Parent’s Guide to Eye Health and Athletics
Q&A with VSP Optometrist, Dr. Paul Berman
Playing sports is one of the best opportunities for kids to develop physical, motor, and visual skills while having fun. Parents want to provide their kids with the best equipment and training to be safe and successful, but many are forgetting a crucial component–eye protection.
More than 42,000 sports-related eye injuries occur each year. According to Prevent Blindness America, an estimated 90% of these injuries could’ve been avoided.
To help explain how parents can protect their children’s eyes while improving their game, Dr. Paul Berman answers these important questions:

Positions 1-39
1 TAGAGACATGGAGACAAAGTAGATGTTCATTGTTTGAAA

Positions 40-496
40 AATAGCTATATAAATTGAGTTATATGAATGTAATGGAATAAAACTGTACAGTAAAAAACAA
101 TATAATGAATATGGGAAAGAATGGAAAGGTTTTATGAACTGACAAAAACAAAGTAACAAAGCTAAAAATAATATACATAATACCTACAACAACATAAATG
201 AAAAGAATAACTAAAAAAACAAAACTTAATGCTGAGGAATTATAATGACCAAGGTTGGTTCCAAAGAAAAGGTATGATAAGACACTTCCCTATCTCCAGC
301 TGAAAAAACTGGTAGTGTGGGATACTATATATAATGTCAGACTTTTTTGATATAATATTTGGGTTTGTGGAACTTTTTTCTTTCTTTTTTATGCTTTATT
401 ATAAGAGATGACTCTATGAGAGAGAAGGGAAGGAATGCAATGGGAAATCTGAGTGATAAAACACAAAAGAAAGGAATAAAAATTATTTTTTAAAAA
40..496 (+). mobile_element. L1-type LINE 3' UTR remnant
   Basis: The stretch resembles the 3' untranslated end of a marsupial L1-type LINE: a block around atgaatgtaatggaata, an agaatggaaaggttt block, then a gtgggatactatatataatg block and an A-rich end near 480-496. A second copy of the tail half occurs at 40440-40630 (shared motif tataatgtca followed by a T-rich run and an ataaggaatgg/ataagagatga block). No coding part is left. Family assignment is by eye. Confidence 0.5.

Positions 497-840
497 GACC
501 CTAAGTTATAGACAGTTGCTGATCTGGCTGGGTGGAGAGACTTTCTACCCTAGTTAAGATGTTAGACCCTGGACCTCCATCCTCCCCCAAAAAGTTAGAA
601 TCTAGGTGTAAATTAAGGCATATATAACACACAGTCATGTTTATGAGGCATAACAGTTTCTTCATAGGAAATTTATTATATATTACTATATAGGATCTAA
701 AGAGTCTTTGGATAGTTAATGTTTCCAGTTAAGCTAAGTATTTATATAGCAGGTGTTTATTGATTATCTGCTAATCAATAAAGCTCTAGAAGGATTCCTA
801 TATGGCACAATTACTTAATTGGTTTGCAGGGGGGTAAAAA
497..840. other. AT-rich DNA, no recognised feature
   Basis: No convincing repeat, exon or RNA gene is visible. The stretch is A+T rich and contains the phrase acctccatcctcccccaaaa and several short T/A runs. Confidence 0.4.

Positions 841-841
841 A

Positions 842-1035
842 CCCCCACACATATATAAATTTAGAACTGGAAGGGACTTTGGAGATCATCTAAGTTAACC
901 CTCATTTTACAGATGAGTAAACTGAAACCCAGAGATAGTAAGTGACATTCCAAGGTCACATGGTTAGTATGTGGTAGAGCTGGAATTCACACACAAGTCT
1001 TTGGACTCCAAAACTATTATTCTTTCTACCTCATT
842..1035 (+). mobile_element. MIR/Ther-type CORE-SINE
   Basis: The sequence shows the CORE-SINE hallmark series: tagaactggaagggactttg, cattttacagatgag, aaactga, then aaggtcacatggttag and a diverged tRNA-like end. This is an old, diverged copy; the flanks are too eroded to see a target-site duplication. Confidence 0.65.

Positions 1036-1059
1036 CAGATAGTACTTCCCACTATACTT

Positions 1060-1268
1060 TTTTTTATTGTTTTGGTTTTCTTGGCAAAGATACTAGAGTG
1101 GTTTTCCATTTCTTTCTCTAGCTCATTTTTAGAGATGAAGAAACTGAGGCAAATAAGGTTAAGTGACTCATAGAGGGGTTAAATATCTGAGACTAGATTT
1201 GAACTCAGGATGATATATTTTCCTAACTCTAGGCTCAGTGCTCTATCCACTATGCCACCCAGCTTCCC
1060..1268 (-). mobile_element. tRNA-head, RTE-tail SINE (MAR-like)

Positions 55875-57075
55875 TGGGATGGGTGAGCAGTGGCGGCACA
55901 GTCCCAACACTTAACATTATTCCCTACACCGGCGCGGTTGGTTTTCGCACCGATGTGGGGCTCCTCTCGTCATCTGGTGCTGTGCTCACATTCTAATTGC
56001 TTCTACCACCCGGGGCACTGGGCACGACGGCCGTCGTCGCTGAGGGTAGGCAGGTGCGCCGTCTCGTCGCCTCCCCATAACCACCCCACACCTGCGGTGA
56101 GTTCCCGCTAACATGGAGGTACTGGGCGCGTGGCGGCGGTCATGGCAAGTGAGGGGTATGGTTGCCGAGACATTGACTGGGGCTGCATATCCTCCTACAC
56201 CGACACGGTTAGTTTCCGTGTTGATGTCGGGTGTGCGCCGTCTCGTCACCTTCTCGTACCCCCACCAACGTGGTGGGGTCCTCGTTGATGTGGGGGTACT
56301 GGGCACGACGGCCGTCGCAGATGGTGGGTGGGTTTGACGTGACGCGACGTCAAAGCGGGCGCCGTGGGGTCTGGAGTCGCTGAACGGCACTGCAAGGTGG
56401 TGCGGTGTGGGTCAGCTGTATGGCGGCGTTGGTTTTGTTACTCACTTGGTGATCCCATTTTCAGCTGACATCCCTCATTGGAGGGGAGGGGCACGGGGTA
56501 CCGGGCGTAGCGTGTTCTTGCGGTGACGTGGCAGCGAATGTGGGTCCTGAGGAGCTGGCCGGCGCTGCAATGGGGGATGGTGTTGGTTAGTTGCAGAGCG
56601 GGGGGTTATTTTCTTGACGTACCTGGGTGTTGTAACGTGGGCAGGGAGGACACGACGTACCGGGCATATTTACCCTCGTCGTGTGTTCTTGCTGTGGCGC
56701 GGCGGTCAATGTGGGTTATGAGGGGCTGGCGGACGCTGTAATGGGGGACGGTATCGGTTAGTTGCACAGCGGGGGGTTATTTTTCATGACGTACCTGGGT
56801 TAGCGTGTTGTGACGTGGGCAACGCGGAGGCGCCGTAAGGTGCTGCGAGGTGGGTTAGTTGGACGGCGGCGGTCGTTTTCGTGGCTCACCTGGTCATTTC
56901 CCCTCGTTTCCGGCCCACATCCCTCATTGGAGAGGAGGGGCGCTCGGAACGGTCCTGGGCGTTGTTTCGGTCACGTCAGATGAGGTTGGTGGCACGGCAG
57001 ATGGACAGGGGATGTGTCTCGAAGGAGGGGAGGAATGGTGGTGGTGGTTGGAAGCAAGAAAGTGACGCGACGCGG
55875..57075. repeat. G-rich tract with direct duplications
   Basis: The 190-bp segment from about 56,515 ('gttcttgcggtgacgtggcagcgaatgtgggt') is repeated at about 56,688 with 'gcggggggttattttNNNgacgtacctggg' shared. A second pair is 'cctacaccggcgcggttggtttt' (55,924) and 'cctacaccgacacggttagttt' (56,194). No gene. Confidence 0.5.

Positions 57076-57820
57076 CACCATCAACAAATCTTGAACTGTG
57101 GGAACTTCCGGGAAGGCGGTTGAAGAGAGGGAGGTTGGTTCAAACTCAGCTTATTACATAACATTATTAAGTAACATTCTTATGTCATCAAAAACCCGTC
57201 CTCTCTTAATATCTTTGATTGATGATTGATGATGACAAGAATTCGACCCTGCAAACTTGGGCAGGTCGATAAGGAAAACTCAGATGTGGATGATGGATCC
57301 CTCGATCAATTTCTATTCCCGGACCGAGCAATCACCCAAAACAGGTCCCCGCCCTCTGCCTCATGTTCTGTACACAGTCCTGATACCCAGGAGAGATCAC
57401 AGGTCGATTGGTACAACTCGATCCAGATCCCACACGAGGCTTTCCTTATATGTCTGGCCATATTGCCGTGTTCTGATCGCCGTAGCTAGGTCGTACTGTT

Q: What types of sport-related eye injuries can occur?
A: Sports-related eye injuries can include:
- corneal abrasions (painful scrape or scratch on the cornea);
- inflamed iris;
- fracture of the eye socket;
- blunt trauma;
- penetrating injuries;
- traumatic cataract, causing blood to spill into the eye’s anterior chamber;
- swollen or detached retinas;
Q: What sports have the most eye-related injuries?
A: Sports with bats and/or airborne balls at eye level have the most eye-related injuries.
- High risk: basketball, baseball, lacrosse, field hockey, tennis, soccer
- Low risk: track and field, swimming
Sports with the highest risk of eye injury:
- Children over 14: basketball
- Children under 14: baseball
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